Health-care workers rally against racism after nooses found at hospital construction site
Demonstration held in front of Michael Garron Hospital in East York on Tuesday
Unionized health-care employees staged an anti-racism protest Tuesday after construction workers repeatedly found nooses this year at Michael Garron Hospital in East York.
The demonstration comes after a third racist incident in the span of four months on the site where an extension to the hospital is being built.
The first was back in June when two Black construction workers came upon a pair of nooses hanging at the site, managed by the company EllisDon, with police investigating the incidents as possible hate crimes. Then, in late September, two more nooses were found at the site.
"Beyond it being really hateful, it's really baffling and confusing that someone or individuals would be this bold, to be this brazen and committed — the energy that they took to make sure that they'd not be seen, it's actually scary," said union member Ainsworth Spence.
"This is a very diverse hospital. It's a diverse community, so clearly it's meant for maximum impact because it's going to be seen by the folks who are going to be impacted the most."
In the wake of the death of George Floyd, says Spence, many organizations and corporations seemed to be shaken awake to the reality of anti-Black racism, issuing statements of solidarity with Black people and people of colour."
"But we need more than statements," said Spence. "We've been calling for equity and inclusion, fairness and equality forever. Clearly nothing has been done, so sure, thank you for your statements... but also there needs to be concrete action."
Chief among the workers' demands is for the heads of hospital and the construction company to meet with them, something the Services Employees International Union (SEIU) says still hasn't happened.
"Enough is enough," said Mina Amrith, SEIU executive vice president.
"We are told that we are health-care heroes, we are here trying to take care of our patients, trying to take care of our families and the communities but also now having to experience racism on a daily basis."
Hospital CEO calls for stronger response from EllisDon
Representatives from Michael Garron Hospital did not agree to an interview with CBC News on Tuesday, but pointed to a letter penned by the hospital's president and CEO, Sarah Downey, calling for more action by EllisDon.
"I appreciate the serious response taken by EllisDon in responding to these incidents, including involving Toronto Police Service, conducting safety stand downs on the site, offering support to the workers and offering financial reward for information that leads to charges. It is clear, however, that this disturbing trend requires a stronger and louder response," the letter said in part.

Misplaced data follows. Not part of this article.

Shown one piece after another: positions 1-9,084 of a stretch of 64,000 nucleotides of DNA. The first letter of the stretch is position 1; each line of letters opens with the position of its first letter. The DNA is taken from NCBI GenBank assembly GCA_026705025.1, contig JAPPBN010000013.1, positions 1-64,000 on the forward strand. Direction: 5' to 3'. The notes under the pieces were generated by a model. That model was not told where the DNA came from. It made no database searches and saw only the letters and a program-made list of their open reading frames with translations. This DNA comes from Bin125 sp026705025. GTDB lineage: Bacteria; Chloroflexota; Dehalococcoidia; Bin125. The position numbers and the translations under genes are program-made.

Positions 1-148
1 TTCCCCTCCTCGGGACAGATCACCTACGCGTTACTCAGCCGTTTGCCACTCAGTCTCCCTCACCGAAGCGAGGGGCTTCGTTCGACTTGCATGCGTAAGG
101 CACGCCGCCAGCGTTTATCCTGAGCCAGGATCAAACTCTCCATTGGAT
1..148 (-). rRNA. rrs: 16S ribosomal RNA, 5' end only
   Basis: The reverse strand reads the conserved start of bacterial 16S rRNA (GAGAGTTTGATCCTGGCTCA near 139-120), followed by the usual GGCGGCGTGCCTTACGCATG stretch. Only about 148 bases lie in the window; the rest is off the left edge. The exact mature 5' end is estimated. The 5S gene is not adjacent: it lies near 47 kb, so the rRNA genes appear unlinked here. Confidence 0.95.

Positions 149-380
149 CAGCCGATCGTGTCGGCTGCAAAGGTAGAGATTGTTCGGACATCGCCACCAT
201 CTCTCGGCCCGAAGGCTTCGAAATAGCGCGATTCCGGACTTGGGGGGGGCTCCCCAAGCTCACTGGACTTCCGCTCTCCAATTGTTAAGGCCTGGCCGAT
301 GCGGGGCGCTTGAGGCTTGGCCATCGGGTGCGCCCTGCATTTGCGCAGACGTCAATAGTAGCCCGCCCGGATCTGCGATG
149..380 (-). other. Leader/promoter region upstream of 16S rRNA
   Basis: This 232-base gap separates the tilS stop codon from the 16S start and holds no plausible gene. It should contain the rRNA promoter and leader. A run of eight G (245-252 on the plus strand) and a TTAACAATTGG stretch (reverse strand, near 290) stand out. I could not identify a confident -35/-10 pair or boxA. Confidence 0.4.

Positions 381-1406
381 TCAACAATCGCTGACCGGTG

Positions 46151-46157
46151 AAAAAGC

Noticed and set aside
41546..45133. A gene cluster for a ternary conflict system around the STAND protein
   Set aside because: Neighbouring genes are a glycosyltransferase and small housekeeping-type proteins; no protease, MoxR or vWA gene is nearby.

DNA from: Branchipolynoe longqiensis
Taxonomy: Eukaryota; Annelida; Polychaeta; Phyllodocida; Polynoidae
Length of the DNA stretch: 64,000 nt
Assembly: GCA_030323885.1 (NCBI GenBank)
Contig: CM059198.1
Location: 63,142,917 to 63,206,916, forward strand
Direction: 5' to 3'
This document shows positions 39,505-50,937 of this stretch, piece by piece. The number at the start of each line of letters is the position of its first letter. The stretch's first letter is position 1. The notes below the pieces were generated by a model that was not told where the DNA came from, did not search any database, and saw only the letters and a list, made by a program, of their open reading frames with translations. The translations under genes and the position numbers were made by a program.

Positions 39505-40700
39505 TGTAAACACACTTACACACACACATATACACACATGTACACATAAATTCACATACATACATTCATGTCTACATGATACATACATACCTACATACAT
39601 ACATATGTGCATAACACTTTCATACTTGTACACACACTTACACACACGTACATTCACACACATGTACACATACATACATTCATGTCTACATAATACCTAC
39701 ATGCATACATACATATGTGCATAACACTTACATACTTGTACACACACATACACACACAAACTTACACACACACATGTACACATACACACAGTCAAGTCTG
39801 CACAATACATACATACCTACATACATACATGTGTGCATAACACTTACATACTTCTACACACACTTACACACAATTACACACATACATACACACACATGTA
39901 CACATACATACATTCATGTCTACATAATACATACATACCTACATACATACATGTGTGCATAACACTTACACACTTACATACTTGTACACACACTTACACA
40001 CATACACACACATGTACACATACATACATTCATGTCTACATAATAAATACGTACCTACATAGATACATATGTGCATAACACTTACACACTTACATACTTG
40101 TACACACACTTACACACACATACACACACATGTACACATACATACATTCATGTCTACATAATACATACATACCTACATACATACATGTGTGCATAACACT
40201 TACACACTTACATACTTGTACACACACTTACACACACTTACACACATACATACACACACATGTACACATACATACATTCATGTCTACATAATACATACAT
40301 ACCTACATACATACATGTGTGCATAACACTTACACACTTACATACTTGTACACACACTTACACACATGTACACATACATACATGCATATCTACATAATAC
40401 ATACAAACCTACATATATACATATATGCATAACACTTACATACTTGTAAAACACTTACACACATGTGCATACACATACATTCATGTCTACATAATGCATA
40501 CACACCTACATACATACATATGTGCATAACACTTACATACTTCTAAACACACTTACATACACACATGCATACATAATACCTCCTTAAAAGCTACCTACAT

"I am calling on EllisDon to do more to stop racist acts on your construction sites and on our hospital property. Access to the job site at [Michael Garron Hosptial] is managed by EllisDon. We believe more security and safety controls are required to safeguard the site to ensure that whoever is responsible for these acts is identified and prosecuted," it continued.
"Finally, I am asking for EllisDon to be a louder voice in our East Toronto community, sharing publicly the actions you are taking to dismantle anti-Black racism and to ensure the safety of the construction workers who work on this site."
Downey noted in the letter that, after the first incident in June, the community showed solidarity through a "community artivism installation" that involved messages of support to workers affected by racism. The messages also indicated that hate will not be tolerated.
She wrote that the hospital tried to "heal" the site in August by inviting Elder Little Brown Bear, the hospital's director of aboriginal education, programs and culture, to smudge the construction site and its workers.
The hospital also installed the final structural beam at the top of the new patient care centre being and called it a "unity beam" to signify the "coming together of the community in solidarity and the structure together as a whole."
The beam contains signatures and positive messages.
"We stand with our community. We stand united against hate," the letter says.
The installation of our final structural beam, symbolically called the Unity Beam, helped to bring our structure and community together. By signing the beam, the community declared its support for the hospital and for inclusivity. Learn more: <a href="https://t.co/MPGsP7kKmr">https://t.co/MPGsP7kKmr</a> <a href="https://t.co/OiscqjIaje">pic.twitter.com/OiscqjIaje</a>—@MGHToronto
The construction company did not respond to a request for an interview with CBC News on Tuesday.
Meanwhile, says health-care worker Jackie Walker, many employees at the hospital feel their concerns aren't being dealt with.
"We feel and we've heard from workers who say that their voices aren't being heard and that this issue of racism is not being addressed," Walker said, adding employers have a duty to keep their workers safe.
"We can't deal with silence. To create change and to evoke change we need to have meaningful conversations."
For more stories about the experiences of Black Canadians — from anti-Black racism to success stories within the Black community — check out Being Black in Canada, a CBC project Black Canadians can be proud of. You can read more stories here.